An Organ of Murder: Crime, Violence, and Phrenology in Nineteenth-Century America

A forthcoming book on the history of phrenology may interest AHP readers. An Organ of Murder:
Crime, Violence, and Phrenology in Nineteenth-Century America
by Courtney E. Thompson is described as follows:

An Organ of Murder explores the origins of both popular and elite theories of criminality in the nineteenth-century United States, focusing in particular on the influence of phrenology. In the United States, phrenology shaped the production of medico-legal knowledge around crime, the treatment of the criminal within prisons and in public discourse, and sociocultural expectations about the causes of crime. The criminal was phrenology’s ideal research and demonstration subject, and the courtroom and the prison were essential spaces for the staging of scientific expertise. In particular, phrenology constructed ways of looking as well as a language for identifying, understanding, and analyzing criminals and their actions. This work traces the long-lasting influence of phrenological visual culture and language in American culture, law, and medicine, as well as the practical uses of phrenology in courts, prisons, and daily life.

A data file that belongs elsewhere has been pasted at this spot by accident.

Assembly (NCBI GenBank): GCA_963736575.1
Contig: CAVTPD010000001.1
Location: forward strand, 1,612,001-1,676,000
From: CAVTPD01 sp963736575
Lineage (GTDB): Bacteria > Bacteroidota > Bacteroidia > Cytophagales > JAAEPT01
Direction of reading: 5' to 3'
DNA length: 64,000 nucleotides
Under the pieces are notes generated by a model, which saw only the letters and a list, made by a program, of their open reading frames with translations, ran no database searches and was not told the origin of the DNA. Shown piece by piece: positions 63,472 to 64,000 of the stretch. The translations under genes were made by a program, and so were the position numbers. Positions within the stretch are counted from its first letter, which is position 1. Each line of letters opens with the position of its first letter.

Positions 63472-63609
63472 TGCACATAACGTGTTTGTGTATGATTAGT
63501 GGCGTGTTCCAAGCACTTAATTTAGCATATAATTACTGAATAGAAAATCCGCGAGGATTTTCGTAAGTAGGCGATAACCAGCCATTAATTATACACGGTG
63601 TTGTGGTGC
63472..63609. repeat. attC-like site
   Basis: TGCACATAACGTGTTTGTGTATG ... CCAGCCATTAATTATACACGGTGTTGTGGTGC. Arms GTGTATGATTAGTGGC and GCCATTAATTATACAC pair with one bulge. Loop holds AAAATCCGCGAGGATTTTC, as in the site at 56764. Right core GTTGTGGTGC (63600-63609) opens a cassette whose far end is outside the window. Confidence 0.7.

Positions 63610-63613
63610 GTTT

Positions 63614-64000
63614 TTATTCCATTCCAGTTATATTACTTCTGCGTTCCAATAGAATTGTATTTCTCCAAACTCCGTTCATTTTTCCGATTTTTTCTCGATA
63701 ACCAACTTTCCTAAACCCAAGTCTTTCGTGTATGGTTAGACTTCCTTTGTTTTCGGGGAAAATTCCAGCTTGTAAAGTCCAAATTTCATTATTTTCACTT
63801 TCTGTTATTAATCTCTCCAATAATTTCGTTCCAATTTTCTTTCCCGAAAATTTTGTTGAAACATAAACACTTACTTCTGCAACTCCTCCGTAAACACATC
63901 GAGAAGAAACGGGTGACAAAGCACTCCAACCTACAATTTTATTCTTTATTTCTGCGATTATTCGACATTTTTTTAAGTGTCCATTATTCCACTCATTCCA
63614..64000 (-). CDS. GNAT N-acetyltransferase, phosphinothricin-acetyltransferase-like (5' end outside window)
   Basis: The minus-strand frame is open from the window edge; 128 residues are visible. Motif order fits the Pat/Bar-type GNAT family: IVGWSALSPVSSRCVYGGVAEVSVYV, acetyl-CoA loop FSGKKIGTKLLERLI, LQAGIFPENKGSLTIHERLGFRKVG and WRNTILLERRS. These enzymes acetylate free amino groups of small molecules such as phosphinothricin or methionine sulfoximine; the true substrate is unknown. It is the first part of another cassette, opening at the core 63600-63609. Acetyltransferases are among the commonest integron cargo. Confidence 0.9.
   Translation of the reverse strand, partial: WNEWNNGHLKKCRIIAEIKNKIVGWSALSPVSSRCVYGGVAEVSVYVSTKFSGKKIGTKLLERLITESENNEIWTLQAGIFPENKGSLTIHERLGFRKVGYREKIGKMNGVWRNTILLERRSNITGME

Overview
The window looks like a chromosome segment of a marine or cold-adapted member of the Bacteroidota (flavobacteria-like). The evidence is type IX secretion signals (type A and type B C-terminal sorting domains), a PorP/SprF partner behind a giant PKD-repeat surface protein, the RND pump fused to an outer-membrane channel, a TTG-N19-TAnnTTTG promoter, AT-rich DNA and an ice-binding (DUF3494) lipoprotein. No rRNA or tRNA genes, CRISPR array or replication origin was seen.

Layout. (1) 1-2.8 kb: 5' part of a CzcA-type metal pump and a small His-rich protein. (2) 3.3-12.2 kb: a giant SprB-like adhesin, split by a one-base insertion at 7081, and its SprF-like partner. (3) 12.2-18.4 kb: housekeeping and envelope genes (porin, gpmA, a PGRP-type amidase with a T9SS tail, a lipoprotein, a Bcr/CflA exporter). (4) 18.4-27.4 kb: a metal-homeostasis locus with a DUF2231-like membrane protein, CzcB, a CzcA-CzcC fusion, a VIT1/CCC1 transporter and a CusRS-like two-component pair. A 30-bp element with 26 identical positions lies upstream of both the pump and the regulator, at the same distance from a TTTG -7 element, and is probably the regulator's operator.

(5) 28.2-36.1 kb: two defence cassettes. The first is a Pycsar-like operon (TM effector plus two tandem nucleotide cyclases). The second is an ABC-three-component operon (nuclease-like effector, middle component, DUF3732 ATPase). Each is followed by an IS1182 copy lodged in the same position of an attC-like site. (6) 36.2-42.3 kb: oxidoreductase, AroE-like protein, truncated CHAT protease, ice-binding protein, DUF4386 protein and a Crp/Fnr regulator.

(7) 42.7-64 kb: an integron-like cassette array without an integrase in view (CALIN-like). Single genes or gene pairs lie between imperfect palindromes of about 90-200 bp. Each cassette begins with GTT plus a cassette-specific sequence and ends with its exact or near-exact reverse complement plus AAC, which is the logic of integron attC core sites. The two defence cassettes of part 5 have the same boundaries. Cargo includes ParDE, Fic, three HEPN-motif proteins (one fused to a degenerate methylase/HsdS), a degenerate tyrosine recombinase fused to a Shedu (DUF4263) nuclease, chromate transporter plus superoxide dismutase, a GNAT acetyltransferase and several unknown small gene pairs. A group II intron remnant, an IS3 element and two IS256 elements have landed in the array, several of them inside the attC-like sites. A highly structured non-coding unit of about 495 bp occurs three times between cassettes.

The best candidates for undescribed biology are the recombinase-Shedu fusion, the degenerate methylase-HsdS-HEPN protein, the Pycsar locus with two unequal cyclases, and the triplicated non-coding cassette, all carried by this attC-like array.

Table of Contents
Introduction    Through a Mirror, Darkly
1                      Origins and Organs     
2                      Transatlantic Societies and Skulls
3                      Phrenology on Trial
4                      The Prison as Laboratory
5                      Policing the Self and the Stranger 
6                      A Victory for Phrenology?     
Epilogue          Phrenological Futures        

About Jacy Young

Jacy Young is a professor at Quest University Canada. A critical feminist psychologist and historian of psychology, she is committed to critical pedagogy and public engagement with feminist psychology and the history of the discipline.